The Mashapaug’s Neighbors: Stories From Beyond The Pond tour and website are a continuation of a project of the Oral History and Community Memory class in Brown University’s Public Humanities Department.
Holly Ewald, artist and founder of the Urban Pond Procession, and Anne Valk, Associate Director at the public humanities center, and Brown University students are working to research and raise public awareness of the environmental, social, and economic history of Mashapaug Pond in Providence and the neighborhoods surrounding it. As members of the class, Oral History and Community Memory, students collect oral history interviews and historical materials to document uses of the Pond and the communities near it. These materials are made publicly accessible through a digital archive created by Brown’s Center for Digital Scholarship.
Creative projects using the Mashapaug Pond materials are being made available through exhibitions, tours, and digital platforms. In December, 2011, Reservoir of Memories: A Community Collection, displayed objects and stories in a temporary exhibition and a website. Reservoir of Memories was subsequently adapted into a traveling exhibit, displayed on a bus provided by the Environmental Justice League of RI and stationed at locations around the city.
This website documents the work of another group of students who created the cell phone audio tour, Mashapaug’s Neighbors, as the final project of the oral history class in 2013. The cell phone tour intends to bring attention to the ways that Mashapaug has been used in the past, the challenges it faces in the present, and the possibilities for renewal in the future. Mashapaug’s Neighbors: Stories from Beyond the Pond, invites listeners to use their own cell phones to hear stories about Mashapaug Pond and the people who care about it.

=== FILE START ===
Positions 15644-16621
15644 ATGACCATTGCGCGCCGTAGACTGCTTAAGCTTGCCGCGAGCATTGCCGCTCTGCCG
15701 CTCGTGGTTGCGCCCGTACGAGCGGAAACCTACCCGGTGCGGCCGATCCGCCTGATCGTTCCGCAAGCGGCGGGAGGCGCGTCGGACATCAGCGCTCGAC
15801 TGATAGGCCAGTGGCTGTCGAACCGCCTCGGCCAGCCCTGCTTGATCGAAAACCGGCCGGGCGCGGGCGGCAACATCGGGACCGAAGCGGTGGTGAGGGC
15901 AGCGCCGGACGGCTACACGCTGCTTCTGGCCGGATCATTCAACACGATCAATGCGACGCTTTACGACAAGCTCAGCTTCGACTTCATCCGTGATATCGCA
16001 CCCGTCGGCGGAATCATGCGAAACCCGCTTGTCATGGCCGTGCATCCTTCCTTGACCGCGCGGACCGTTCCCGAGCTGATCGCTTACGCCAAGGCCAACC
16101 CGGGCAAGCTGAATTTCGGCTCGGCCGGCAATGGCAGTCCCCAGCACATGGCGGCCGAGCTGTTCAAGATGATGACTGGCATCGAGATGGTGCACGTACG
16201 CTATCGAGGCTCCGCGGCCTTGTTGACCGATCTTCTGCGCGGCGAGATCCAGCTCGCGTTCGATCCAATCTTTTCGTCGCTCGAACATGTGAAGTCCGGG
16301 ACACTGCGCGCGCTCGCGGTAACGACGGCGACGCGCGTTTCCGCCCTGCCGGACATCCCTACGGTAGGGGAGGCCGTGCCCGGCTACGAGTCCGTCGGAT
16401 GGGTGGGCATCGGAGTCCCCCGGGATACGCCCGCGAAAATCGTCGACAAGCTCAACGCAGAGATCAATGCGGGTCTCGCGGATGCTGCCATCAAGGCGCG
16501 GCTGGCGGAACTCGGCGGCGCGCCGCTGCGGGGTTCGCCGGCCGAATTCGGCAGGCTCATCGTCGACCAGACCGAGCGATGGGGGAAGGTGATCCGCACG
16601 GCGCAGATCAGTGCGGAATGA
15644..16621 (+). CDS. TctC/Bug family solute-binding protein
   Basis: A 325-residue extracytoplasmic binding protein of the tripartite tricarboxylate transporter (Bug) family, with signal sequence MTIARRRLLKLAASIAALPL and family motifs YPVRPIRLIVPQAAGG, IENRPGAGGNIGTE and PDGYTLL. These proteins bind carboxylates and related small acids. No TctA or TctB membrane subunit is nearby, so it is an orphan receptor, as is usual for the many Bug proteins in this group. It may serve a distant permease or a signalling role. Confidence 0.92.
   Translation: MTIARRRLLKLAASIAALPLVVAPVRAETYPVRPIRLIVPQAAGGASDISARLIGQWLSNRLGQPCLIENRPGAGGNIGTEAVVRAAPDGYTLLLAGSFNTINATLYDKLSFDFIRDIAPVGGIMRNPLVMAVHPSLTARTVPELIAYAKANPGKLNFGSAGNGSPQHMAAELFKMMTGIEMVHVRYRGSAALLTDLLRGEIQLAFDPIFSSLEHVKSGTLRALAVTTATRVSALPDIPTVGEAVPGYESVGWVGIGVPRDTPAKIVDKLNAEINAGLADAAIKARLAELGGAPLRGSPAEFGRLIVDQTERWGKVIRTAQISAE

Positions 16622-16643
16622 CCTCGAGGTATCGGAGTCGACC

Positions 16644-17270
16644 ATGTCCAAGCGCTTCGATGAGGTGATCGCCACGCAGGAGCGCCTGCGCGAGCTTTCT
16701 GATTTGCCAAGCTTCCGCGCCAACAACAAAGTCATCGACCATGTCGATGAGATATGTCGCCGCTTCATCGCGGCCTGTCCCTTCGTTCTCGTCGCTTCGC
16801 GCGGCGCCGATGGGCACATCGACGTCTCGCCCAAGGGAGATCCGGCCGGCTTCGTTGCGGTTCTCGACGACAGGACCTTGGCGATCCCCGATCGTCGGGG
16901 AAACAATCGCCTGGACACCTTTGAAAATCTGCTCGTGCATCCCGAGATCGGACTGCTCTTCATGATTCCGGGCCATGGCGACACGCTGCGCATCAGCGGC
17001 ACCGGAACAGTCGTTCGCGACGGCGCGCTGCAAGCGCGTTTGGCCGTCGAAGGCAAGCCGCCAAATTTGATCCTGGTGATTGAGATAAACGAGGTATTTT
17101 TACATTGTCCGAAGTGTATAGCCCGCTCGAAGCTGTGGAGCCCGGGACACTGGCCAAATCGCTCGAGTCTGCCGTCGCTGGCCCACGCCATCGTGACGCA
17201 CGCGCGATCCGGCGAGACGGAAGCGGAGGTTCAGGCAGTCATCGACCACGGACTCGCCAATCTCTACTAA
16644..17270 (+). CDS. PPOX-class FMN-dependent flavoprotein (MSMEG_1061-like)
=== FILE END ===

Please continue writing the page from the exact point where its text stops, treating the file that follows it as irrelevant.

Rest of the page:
In Romeo and Juliet, the title character asks, “”What’s in a name? That which we call a rose by any other name would smell as sweet.”
How can words fully express the essence of a place and the way it exists in memories, senses, history, relationships?
Members of Oral History and Community Memory have tried, distilling hours of interviews into short tour segments that convey the significance of Mashapaug. The project is motivated by the goal to take stories out of the archive and share them with the public, back at the place where they can inspire listeners to see the pond in new ways. Tour stops focus on people’s recollections about fishing, swimming, skating, and boating at the pond before toxic algae made the water unsafe and chemical contamination polluted the shores. Even nearby churches held picnics at Mashapaug and used its waters for immersion baptisms. Others remember the vibrant community “across the tracks,” torn down in the early 1960s to construct an industrial park that now houses many commercial enterprises, including Brown University’s library annex. Former workers at Gorham recall the company that helped make Providence world famous and once employed thousands, before uprooting and leaving a legacy of contamination. And new residents, coming from many parts of the world, describe the joys and struggles of living and going to school in the area today.
Please explore this website for more information about the class and the cell phone tour.
The class began by considering the fields of oral history, community art, and local history, engaging some of the theoretical, interpretive, ethical, and practical debates confronted by scholars and practitioners. Then, students gained hands-on instruction to conduct life history interviews, to build visual communication skills, and to produce material for the audio tour. We all conducted oral history interviews and listened to interviews about Mashapaug that were already in the archive. After immersing ourselves in the history and memories of Mashapaug, the class broke into teams to curate the tour.
Learn more about each team’s role in building this audio tour by clicking on the links below.